Explorer Geophysical Corner

Coherence is an iconic attribute available on most interpretation workstations and it helps with the characterization of small and large-scale faults, large structures, fault truncations, buried channels, reef edges and unconformities. There are various algorithms available for coherence computation, each having its advantages and limitations in terms of the quality of coherence imaging of the features of interest and run times associated with them.

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American Association of Petroleum Geologists (AAPG)
Explorer Director’s Corner

Unconventional resources have transformed the global energy landscape. And as this issue hits your mailbox, geoscientists and engineers from around the world are in San Antonio, Texas for the fourth edition of URTeC, the Unconventional Resources Technology Conference from August 1-3.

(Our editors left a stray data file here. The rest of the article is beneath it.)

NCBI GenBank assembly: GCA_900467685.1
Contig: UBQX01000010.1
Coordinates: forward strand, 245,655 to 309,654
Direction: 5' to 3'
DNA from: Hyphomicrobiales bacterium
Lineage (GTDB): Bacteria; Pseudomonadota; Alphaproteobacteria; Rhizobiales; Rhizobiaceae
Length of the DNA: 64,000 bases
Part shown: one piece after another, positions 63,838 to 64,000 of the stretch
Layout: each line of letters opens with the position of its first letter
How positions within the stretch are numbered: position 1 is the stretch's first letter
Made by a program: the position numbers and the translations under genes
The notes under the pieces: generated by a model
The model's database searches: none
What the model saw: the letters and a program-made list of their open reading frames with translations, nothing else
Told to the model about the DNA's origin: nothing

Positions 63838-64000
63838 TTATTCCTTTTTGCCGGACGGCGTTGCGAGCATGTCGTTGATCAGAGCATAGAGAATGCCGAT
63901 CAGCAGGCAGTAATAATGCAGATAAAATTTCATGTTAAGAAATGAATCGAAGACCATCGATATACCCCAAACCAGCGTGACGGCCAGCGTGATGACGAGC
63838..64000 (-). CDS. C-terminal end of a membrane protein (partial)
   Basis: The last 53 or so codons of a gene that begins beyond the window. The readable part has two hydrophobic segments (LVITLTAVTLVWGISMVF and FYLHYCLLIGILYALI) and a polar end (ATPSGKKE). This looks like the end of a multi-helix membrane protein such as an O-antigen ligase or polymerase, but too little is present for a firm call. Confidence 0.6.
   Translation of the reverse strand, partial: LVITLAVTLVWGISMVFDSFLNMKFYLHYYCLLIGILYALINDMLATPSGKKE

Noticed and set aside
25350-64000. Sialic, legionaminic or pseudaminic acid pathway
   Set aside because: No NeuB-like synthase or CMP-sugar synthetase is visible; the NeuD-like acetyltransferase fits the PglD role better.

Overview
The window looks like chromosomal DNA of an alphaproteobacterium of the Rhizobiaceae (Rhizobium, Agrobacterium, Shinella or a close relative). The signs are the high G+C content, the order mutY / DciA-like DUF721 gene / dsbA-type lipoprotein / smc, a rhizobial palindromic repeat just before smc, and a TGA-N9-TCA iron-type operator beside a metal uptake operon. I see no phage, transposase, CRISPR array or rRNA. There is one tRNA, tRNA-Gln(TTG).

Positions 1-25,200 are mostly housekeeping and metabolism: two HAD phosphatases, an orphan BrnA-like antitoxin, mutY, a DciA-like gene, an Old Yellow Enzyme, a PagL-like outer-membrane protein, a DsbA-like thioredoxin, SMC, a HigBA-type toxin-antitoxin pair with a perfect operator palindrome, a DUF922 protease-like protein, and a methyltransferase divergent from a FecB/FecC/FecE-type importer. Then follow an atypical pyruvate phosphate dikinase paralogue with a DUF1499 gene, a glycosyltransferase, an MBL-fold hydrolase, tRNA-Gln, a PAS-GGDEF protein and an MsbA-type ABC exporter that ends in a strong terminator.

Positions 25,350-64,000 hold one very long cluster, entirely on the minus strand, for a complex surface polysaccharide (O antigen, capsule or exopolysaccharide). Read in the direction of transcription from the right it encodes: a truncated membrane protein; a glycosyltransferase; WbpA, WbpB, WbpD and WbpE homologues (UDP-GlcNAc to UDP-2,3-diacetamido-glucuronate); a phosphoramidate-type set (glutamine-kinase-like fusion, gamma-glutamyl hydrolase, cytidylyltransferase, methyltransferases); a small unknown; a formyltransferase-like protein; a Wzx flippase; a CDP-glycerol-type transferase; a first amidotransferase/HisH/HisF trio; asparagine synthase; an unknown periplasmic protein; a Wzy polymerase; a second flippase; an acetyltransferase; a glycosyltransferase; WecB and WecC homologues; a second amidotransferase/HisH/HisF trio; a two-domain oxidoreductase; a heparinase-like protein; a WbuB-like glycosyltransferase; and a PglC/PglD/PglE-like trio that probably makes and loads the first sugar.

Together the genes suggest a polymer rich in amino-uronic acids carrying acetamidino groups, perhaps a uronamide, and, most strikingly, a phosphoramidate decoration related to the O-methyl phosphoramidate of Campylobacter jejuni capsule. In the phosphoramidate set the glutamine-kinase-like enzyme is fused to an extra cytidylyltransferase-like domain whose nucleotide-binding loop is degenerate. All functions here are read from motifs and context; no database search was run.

American Association of Petroleum Geologists (AAPG)
Explorer Geophysical Corner

Interpolation of seismic data is an important application in exploration seismic signal processing. The need for interpolation on incomplete data may be due to acquisition limitations, economic constraints or regularizing of merged data with a variety of shooting parameters from different vintages.

American Association of Petroleum Geologists (AAPG)
Learn! Blog